LL:I think that when you so graciously offered me this house to do the show in, you knew you were going to fulfill my every wish. This place looks like the Haunted House at Disneyland. And alongside this couple’s eternal sleep, which is very Shakespearian, it was just gold. R.I.P.
I like to show my work in places that have a history and soul because that’s when my surroundings are realized. I grew up in Paris, a very morbid, melancholic and splendid city. My affinity for bizarre dolls and grotesque puppets came from watching carnival processions in the north of France with my grandmother as a child. I live in MacArthur Park, a predominantly Latin American neighborhood, which is filled with curios and boutiques that celebrate the macabre and surreal. All of these surroundings play vital roles in my work and feed my hunger for everything baroque, decadent and of delirious passion related to Dark Romanticism.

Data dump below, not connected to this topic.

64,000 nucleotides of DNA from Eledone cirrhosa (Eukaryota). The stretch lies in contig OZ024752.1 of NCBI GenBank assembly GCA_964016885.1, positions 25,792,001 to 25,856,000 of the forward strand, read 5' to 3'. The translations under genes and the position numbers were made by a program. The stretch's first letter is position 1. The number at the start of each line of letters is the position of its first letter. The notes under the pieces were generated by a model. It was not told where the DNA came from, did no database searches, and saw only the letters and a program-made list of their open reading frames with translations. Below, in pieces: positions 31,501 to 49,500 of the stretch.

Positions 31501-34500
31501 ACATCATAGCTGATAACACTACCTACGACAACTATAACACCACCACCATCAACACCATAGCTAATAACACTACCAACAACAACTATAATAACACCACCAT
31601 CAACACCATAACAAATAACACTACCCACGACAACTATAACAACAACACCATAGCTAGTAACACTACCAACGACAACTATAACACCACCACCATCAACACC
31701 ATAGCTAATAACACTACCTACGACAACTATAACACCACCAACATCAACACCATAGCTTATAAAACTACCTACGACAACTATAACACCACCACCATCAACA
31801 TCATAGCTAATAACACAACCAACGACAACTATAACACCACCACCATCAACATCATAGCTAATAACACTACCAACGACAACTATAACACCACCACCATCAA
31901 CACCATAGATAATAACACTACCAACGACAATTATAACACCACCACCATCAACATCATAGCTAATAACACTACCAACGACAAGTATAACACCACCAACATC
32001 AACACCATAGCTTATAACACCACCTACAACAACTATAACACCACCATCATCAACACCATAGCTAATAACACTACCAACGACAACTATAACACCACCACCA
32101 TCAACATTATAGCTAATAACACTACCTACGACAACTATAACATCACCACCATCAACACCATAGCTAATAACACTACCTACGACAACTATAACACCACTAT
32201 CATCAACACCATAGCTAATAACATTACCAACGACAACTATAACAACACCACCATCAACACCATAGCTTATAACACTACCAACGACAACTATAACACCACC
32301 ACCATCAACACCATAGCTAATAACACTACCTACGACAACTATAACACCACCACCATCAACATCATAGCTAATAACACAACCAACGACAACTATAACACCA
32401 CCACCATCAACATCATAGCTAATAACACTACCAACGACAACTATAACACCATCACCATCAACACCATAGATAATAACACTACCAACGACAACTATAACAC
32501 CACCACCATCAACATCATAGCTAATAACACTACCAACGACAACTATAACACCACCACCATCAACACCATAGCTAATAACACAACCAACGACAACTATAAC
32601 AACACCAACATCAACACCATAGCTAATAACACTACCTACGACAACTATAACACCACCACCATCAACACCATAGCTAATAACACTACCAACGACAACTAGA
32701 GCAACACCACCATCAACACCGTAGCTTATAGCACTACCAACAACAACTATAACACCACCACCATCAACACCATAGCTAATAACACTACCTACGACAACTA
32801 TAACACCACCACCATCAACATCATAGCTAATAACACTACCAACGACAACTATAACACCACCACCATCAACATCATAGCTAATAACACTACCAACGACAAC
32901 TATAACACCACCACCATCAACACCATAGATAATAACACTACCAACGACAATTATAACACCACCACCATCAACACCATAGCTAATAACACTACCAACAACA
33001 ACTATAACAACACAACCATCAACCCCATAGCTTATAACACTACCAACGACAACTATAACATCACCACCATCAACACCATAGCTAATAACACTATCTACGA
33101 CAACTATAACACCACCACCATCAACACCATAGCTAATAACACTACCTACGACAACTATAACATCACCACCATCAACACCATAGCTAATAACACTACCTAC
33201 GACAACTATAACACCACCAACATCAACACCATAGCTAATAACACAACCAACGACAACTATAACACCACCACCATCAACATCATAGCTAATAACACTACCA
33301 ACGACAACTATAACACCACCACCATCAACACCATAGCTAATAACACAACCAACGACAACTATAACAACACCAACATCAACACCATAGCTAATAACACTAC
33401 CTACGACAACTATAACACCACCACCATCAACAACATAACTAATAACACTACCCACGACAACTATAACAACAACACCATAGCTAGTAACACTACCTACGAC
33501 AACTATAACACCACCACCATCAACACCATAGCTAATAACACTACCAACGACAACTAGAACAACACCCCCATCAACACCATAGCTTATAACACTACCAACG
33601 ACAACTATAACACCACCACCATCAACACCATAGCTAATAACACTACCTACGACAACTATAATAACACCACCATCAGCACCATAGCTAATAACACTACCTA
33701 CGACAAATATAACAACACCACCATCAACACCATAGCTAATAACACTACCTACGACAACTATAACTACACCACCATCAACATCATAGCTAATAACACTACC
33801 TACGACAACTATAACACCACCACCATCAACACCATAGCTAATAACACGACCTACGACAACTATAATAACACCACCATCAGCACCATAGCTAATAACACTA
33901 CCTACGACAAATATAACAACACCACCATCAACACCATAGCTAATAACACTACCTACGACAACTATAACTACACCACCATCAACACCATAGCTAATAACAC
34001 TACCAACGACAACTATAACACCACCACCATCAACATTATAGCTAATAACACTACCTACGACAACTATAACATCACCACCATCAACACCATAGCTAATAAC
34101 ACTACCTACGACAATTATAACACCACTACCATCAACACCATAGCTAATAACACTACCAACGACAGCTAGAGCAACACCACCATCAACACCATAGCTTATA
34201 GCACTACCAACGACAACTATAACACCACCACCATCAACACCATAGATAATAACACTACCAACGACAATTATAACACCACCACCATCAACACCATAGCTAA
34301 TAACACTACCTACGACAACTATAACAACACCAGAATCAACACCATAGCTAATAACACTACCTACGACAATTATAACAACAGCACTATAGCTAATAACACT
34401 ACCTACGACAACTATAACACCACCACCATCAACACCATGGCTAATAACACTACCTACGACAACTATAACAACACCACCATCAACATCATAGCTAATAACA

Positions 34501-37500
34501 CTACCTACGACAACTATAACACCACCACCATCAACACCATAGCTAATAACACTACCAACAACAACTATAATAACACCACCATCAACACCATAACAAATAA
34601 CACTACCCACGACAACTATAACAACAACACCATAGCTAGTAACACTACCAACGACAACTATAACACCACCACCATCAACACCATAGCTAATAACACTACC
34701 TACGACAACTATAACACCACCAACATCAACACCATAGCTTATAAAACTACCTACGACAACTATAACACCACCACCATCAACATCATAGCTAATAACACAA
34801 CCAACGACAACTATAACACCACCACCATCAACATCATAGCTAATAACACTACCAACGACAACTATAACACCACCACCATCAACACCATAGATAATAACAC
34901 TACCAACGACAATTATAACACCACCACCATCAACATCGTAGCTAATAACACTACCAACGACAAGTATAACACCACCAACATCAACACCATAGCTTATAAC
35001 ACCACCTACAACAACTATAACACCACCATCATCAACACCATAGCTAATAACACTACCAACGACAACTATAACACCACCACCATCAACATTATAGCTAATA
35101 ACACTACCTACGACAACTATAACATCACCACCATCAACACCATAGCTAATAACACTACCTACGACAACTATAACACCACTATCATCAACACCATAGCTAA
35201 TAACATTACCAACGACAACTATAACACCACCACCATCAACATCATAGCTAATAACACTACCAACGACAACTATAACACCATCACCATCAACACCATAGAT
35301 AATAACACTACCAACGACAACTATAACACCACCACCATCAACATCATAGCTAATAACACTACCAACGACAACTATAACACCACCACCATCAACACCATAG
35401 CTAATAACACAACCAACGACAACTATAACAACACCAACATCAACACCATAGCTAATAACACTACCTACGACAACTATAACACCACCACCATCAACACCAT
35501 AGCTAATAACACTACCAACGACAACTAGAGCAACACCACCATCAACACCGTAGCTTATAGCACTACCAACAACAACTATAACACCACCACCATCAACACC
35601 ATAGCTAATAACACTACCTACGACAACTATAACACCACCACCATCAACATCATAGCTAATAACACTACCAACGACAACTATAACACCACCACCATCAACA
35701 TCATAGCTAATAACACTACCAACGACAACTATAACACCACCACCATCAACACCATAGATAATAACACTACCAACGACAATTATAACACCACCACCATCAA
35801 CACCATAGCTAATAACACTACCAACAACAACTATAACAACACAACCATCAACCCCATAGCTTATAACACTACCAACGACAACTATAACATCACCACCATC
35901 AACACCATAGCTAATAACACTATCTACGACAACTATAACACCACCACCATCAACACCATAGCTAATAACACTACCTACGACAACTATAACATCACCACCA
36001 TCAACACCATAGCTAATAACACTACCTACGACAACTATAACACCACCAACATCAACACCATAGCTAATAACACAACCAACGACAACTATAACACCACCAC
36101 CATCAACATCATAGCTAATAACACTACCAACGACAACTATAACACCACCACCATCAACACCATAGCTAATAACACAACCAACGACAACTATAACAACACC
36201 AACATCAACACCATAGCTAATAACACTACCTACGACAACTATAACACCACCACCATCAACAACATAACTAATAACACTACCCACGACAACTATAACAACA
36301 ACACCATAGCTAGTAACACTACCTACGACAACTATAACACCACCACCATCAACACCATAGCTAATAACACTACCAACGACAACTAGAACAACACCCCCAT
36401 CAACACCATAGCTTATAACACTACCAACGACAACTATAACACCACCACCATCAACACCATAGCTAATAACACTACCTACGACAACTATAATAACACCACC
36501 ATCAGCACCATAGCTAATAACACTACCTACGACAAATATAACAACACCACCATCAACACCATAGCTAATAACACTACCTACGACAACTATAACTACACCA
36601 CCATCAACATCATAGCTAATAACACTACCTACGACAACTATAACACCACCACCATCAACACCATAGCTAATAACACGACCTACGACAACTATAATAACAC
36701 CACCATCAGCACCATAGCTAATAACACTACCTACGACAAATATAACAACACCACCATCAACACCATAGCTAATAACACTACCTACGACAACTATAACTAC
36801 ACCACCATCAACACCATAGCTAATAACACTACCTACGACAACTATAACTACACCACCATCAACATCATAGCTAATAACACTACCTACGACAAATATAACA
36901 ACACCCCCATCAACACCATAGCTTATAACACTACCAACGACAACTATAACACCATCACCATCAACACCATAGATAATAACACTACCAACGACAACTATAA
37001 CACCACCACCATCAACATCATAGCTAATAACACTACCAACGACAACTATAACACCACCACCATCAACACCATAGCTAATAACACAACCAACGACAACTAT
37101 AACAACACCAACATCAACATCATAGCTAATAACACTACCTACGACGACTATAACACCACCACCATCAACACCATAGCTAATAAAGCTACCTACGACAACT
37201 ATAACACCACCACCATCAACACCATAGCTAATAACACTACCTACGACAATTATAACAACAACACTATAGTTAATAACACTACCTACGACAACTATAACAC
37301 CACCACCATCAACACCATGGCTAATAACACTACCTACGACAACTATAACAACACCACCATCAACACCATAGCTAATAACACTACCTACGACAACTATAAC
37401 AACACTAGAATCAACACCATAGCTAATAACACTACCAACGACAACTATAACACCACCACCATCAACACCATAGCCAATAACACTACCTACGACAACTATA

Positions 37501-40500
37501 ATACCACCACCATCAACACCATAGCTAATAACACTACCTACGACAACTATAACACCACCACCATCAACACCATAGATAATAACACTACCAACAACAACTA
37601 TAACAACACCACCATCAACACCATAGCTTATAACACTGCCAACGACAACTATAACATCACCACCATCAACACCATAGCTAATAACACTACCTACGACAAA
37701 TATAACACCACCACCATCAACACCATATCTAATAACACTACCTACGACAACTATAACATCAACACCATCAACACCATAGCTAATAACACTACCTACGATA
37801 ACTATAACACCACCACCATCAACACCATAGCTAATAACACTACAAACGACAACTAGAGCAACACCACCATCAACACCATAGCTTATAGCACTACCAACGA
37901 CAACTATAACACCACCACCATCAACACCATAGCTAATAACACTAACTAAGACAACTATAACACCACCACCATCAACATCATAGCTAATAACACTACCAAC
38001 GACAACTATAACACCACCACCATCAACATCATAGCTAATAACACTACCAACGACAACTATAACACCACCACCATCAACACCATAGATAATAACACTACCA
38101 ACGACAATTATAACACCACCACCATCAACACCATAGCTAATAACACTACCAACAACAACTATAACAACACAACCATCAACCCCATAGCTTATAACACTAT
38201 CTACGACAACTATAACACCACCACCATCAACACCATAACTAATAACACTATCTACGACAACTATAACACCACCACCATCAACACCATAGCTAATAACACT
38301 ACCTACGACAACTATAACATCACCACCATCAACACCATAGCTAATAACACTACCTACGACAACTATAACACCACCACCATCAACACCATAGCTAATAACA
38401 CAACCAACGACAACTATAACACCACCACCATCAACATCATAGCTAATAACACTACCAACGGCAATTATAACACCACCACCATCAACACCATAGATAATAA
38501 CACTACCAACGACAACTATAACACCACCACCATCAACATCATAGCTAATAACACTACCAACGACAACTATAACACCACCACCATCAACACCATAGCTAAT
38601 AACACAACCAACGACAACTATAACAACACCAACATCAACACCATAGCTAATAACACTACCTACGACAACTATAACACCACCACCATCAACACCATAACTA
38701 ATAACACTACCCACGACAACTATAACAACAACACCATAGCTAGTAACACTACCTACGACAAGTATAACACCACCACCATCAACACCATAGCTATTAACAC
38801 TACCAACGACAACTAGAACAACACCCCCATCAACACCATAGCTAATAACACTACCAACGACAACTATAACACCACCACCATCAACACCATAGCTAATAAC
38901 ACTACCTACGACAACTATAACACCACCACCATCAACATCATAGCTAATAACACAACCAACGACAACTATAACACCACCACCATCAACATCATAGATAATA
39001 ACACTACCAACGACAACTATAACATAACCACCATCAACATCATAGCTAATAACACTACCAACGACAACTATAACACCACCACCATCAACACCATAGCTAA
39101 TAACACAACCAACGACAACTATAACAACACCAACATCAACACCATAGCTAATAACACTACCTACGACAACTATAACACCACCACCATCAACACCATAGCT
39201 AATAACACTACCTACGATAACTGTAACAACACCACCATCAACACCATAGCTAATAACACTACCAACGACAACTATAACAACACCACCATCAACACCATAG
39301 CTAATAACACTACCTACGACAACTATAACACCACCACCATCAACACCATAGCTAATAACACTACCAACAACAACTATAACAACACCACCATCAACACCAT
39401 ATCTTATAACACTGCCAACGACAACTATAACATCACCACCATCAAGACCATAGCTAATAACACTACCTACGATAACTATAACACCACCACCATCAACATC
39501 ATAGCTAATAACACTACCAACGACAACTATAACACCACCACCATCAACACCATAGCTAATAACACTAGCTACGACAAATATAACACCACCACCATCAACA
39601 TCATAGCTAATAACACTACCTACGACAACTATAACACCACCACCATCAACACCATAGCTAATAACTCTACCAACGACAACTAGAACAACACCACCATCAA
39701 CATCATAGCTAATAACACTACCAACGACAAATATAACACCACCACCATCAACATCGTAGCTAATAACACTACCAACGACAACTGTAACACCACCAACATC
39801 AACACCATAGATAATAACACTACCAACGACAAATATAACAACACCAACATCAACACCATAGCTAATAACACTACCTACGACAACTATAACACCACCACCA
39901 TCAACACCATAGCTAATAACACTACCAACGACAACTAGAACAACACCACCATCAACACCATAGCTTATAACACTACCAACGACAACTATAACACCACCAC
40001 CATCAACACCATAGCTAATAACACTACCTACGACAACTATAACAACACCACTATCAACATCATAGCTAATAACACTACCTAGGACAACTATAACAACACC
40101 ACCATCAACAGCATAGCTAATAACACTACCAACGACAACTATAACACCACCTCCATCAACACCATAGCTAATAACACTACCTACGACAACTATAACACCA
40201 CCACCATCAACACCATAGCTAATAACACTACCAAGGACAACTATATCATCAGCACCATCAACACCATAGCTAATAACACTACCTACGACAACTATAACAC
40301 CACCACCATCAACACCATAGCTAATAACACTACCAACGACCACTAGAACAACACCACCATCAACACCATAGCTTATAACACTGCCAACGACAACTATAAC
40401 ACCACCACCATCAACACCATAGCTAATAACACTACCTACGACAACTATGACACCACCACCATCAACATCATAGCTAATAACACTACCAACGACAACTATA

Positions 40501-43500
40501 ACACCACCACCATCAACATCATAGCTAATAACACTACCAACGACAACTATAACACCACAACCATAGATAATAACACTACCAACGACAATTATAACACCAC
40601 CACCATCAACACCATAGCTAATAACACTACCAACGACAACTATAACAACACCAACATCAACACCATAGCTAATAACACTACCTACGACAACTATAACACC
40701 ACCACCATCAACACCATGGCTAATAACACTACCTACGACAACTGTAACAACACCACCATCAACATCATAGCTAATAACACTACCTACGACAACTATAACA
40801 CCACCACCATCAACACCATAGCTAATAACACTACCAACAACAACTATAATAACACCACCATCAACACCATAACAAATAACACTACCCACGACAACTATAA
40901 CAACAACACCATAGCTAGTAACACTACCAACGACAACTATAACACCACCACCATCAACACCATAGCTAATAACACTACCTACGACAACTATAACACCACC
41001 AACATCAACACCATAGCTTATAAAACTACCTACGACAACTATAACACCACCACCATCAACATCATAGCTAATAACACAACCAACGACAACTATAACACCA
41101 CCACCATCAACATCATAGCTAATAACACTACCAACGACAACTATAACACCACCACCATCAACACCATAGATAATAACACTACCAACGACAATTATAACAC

This specific show, however, reminds me a lot of Eco’s On Ugliness, a book that discusses the kitsch, the pathetic imitation of the grandiose and absurd rituals. Madness Grandiosa is special because the ensemble of sculptures work as a kind of ex-voto to the empire I have created in Érèbe.
“All of these surroundings play vital roles
in my work and feed my hunger for everything
baroque, decadent and of delirious passion
related to Dark Romanticism.”
— Lucile Littot